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Columnist hit by latest football ban as FA sidesteps issue

Greg Dyke

A Scottish newspaper columnist is the latest journalist to have been hit by a ban from a football ground.

Graham Spiers, a columnist for The Herald and The Times, is understood to have been told by Rangers FC to stay away from Ibrox, as was BBC journalist Chris McLaughlin.

It follows a ban on the Glasgow-based Daily Record in February this year, which was told it was no longer welcome at matches or press conferences.

The move is the latest in a series of football access disputes concerning regional journalists, which have involved Blackpool FC, Swindon Town, Rotherham United, Newcastle United, Southampton and Port Vale.

Graham is reported not to have been told why he has been banned by the football club but said it would not affect him greatly as he was a columnist who no longer worked as a Rangers reporter.

Tweeting about the ban, he wrote: “Apols if people can’t grasp this. I’ve been to a few games at Ibrox. But I’ve not been a beat-reporter around Rangers since 2012. #banned”

Rangers Football Club had not responded to a request for a comment at the time of publication.

The latest ban came as Football Association chairman Greg Dyke, above, sidestepped calls for the sport’s governing body to put a stop to the growing practice.

Last month, the National Union of Journalists general secretary Michelle Stanistreet wrote to Mr Dyke over what she called the “worrying trend” of media bans.

He has now replied, saying he agreed with much of what the NUJ said but adding that the issue was “not within the power of the FA”.

Mr Dyke wrote: “As a former journalist, censorship of the media is an issue about which I have strong personal views, and I agree with much of what you say.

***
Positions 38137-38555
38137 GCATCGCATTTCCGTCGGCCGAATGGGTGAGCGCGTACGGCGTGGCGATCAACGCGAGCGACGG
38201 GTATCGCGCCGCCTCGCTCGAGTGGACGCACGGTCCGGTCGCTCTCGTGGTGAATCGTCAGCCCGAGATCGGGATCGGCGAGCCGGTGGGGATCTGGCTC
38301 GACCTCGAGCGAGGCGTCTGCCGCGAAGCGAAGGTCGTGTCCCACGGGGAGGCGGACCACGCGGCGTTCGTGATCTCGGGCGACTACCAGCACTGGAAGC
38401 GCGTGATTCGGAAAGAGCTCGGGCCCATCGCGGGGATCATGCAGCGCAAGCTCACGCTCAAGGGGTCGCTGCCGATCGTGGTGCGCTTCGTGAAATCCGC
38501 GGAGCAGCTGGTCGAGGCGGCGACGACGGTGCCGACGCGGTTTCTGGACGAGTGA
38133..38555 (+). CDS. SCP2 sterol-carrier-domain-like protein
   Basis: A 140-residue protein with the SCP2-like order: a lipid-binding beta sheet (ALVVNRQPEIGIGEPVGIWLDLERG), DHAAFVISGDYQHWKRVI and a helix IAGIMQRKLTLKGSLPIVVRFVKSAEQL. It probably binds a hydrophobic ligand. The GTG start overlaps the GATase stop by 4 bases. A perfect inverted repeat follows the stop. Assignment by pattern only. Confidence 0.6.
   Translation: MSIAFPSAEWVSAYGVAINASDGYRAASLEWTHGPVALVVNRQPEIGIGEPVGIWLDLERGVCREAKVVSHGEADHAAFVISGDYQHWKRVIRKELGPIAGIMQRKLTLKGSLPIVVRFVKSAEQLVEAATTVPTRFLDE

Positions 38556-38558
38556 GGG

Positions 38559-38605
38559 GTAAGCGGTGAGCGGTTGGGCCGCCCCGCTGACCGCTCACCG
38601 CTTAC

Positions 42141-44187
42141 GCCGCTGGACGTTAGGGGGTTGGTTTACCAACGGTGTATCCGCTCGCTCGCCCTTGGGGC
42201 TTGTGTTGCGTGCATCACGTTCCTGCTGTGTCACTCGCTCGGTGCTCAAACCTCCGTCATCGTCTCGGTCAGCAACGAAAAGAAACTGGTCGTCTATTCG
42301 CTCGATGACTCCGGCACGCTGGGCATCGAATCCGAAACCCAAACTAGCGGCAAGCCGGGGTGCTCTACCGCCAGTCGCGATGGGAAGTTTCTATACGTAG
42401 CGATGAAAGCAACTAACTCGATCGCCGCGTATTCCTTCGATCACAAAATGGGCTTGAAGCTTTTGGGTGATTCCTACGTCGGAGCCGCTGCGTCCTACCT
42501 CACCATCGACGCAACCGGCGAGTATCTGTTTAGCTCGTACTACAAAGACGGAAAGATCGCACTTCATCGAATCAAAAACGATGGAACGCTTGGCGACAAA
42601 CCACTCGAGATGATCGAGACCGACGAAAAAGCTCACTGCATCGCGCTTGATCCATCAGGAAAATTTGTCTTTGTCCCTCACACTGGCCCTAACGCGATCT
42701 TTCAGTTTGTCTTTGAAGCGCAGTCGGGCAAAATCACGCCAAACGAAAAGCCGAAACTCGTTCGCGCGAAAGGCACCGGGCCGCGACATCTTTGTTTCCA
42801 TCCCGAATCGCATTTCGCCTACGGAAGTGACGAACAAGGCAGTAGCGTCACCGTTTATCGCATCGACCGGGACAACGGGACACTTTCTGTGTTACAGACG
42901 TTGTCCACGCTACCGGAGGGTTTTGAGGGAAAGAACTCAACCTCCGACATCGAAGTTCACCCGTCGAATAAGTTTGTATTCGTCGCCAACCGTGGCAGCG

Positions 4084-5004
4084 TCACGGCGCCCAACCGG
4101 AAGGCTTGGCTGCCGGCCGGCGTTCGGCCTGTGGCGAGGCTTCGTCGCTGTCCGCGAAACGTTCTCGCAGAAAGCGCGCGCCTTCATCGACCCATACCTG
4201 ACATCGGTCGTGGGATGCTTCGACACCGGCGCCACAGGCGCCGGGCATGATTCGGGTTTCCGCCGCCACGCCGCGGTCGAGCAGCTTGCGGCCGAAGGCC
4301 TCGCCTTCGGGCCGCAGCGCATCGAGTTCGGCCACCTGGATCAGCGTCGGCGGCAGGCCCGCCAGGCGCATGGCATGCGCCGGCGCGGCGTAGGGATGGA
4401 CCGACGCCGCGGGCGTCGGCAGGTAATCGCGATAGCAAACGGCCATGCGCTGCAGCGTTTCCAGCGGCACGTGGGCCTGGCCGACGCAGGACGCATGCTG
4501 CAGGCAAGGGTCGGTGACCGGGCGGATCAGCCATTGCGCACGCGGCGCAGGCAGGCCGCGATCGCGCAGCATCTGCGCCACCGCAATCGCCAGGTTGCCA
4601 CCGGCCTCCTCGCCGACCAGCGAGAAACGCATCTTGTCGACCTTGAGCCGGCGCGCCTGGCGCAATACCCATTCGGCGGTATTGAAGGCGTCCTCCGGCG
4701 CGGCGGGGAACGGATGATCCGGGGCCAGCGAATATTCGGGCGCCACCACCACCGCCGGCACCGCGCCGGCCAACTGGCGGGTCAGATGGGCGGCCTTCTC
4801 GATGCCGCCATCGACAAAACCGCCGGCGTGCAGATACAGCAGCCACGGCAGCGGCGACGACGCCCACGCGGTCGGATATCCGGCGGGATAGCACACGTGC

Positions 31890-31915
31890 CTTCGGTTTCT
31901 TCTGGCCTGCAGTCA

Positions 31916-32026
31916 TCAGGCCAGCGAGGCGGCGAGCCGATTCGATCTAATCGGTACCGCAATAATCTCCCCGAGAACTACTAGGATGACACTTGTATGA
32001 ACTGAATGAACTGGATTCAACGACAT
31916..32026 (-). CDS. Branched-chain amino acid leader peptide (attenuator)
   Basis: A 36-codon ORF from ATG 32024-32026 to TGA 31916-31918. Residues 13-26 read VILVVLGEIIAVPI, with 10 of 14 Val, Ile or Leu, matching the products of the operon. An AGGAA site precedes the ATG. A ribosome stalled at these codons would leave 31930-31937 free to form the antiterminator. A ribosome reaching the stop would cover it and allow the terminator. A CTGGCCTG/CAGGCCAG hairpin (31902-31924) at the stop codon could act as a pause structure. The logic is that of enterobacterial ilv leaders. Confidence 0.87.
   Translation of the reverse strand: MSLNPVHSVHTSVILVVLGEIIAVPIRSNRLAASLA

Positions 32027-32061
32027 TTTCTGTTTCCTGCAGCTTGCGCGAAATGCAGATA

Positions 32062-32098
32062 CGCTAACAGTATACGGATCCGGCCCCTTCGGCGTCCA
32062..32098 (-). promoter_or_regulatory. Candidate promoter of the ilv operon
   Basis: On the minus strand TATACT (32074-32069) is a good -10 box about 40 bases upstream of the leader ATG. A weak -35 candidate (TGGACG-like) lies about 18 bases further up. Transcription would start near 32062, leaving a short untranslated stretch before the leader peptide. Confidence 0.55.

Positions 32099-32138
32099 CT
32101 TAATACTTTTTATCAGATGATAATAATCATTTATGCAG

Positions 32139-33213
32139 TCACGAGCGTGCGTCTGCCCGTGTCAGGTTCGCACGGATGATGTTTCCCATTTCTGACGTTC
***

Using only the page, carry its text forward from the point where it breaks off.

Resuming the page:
“In this instance the clubs are members of the leagues in which they play and it is for their leagues to set down requirements for the clubs.

“I asked my team here to speak to the leagues to check their positions and the Premier League and Football League both confirmed that beyond those media obligations which are placed upon a club via broadcasting agreements, it is up to the club to decide its own engagement policy with the media.

“Unfortunately this is not within the power of The FA and I am sorry to not be able to offer you more help on this topic.”

The NUJ says it now plans to write to the football leagues on the issue.

Michelle said: “I am glad Greg Dyke has supported our view that censorship of journalists by football clubs is not acceptable. Although it is not in his gift to direct these clubs to drop the bans of reporters, I hope his words will have some influence on the other football chief executives.

“I will be writing to the Premiership, Football League and Scottish Professional Football League asking them what their view is of this sort of censorship. If football is to maintain itself as a grassroots sport, local football correspondents must be free to write reports for their local communities and the fans.”